A Student of History

July 4, 2006

For your Fourth of July reading…

Filed under: New books,Wars — John Maass @ 8:16 pm

George Will’s 7/4/2006 column is his take on what appears to be (as I have yet to read it) an interesting book, “Mayflower: A Story of Courage, Community, and War” by Nathaniel Philbrick.  Since it is a short column, I will only include a short passage, but recommend it to all.  However, I am not sure if all will draw the saqme conclusions Will does….

For your Fourth of July reading, open a mind-opening book about an immensely important American war concerning which you may know next to nothing. King Philip’s War, the central event in a bestseller that is one of this summer’s publishing surprises, left a lasting imprint on America.

Like so many authors today, Philbrick has his own website for the book, here.  An extract:

From the perilous ocean crossing to the shared bounty of the first Thanksgiving, the Pilgrim settlement of New England has become enshrined as our most sacred national myth. Yet, as bestselling author Nathaniel Philbrick reveals in his spellbinding new book, the true story of the Pilgrims is much more than the well-known tale of piety and sacrifice; it is a fifty-five-year epic that is at once tragic, heroic, exhilarating, and profound.The Mayflower’s religious refugees arrived in Plymouth Harbor during a period of crisis for Native Americans as disease spread by European fishermen devastated their populations. Initially the two groups—the Wampanoags, led by the charismatic and calculating chief Massasoit, and the Pilgrims, whose pugnacious military officer Miles Standish was barely five feet tall—maintained a fragile working relationship. But within decades, New England would erupt into King Philip’s War, a savagely bloody conflict that nearly wiped out English colonists and natives alike and forever altering the face of the fledgling colonies and the country that would grow from them.With towering figures like William Bradford, Massosit, Squanto and the distinctly American hero Benjamin Church at the center of his narrative, Philbrick has fashioned a fresh and compelling portrait of the dawn of American history—a history dominated right from the start by issues of race, violence, and religion.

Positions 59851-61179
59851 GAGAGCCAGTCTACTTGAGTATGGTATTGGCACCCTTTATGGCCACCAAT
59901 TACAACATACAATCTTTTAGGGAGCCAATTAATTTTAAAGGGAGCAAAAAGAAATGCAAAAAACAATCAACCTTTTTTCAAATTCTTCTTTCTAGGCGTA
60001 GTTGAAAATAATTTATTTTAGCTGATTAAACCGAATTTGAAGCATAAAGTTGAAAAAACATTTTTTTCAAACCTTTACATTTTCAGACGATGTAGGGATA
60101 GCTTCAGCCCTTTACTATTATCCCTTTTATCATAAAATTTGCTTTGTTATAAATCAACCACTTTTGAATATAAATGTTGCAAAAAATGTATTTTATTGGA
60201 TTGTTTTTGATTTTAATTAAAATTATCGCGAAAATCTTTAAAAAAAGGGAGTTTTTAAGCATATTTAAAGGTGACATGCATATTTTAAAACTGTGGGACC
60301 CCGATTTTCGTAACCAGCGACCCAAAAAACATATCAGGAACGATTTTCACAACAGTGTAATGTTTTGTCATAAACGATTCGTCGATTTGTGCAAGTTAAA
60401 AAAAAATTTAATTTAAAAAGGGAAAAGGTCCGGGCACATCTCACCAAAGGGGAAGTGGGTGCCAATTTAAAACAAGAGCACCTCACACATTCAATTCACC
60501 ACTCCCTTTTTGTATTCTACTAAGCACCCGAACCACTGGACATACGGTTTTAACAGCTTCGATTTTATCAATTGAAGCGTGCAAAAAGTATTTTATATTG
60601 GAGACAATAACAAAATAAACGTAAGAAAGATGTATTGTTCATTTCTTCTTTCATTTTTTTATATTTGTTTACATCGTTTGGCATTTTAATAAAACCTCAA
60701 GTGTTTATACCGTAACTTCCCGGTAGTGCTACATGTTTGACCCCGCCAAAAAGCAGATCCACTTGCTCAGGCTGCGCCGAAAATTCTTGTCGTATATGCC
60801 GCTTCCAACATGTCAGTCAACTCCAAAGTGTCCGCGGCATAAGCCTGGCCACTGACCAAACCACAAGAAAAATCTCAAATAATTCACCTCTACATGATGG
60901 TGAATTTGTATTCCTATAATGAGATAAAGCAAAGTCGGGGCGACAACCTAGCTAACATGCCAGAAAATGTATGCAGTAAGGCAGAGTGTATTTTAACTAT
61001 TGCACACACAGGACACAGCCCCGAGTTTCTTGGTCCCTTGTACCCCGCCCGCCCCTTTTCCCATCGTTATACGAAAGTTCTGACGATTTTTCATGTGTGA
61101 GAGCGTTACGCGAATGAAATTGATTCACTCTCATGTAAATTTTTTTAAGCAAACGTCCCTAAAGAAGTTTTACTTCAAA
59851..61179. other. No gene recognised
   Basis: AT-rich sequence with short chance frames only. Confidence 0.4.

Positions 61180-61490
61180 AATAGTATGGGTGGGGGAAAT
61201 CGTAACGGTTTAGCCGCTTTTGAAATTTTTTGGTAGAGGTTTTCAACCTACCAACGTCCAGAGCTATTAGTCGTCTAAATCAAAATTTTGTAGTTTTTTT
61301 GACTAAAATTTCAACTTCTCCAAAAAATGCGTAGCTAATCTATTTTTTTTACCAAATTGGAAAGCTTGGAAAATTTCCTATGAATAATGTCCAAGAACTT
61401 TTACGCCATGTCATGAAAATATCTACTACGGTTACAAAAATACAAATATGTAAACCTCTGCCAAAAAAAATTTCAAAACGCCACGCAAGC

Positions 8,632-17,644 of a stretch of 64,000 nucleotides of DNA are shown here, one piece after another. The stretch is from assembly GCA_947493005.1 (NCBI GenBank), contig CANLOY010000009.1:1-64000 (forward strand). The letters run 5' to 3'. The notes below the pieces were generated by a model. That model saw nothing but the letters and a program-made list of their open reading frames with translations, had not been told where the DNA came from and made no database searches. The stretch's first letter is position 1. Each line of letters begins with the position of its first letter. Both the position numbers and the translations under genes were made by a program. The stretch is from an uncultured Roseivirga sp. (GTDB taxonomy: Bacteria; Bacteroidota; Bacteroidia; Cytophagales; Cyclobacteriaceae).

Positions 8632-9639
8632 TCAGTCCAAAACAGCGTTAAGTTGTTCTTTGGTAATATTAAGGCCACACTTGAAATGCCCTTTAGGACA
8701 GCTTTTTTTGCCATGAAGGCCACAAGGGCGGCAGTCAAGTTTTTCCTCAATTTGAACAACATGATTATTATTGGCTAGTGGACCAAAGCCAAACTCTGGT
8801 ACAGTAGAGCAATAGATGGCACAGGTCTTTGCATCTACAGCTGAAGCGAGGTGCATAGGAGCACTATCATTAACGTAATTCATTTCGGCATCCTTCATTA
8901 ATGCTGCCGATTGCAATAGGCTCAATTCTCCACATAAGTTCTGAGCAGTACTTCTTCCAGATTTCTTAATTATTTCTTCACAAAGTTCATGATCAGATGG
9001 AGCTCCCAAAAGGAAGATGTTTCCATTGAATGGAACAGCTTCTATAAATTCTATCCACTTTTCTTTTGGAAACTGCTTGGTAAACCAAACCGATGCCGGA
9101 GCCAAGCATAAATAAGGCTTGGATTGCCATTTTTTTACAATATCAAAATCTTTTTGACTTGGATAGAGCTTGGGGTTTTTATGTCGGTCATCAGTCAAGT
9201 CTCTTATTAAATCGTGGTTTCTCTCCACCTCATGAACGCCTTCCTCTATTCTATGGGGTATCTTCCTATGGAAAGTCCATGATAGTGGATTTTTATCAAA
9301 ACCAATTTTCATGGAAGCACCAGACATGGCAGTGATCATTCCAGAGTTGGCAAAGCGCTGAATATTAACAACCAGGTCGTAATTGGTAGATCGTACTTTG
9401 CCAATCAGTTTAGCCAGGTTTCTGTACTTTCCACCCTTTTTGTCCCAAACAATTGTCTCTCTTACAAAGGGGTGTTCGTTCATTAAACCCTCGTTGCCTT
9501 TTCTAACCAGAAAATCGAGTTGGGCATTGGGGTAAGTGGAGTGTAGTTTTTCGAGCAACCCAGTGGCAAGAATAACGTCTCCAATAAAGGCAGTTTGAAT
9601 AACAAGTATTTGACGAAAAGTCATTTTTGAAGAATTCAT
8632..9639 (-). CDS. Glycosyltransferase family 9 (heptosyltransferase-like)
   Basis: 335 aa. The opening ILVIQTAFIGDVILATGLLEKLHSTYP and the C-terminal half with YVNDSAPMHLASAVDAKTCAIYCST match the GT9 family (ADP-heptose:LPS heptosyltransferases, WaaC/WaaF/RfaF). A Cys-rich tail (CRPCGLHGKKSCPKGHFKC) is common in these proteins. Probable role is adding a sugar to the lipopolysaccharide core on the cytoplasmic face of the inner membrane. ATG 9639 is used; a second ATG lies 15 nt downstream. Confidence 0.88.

Nathaniel Philbrick's Mayflower

What will be interesting to see iis how he differs inhis interpretation of King Philip’s War with Jill Lepore, whose book In The Name of War is a largely literary, unsatisfying cultural history with an emphasis on memory of the conflict.  It suffers from the disability non-military historians have trying to write about military events (though the reverse is often true as well.)

Will’s conclusion of Mayflower

So began the harnessing, for the general good, of the fact that human beings are moved, usually and powerfully, by self-interest. So began the unleashing of American energies through freedom — voluntarism rather than coercion. So began America.


1 Comment »

  1. You’re right, for the most part, about Lepore’s book although I found it multi-disciplinary enough to have some value to students of military history. I’ve got Philbrick on hold at my library, & hope he does a better job.

    Comment by Ralph Hitchens — July 11, 2006 @ 3:33 pm | Reply

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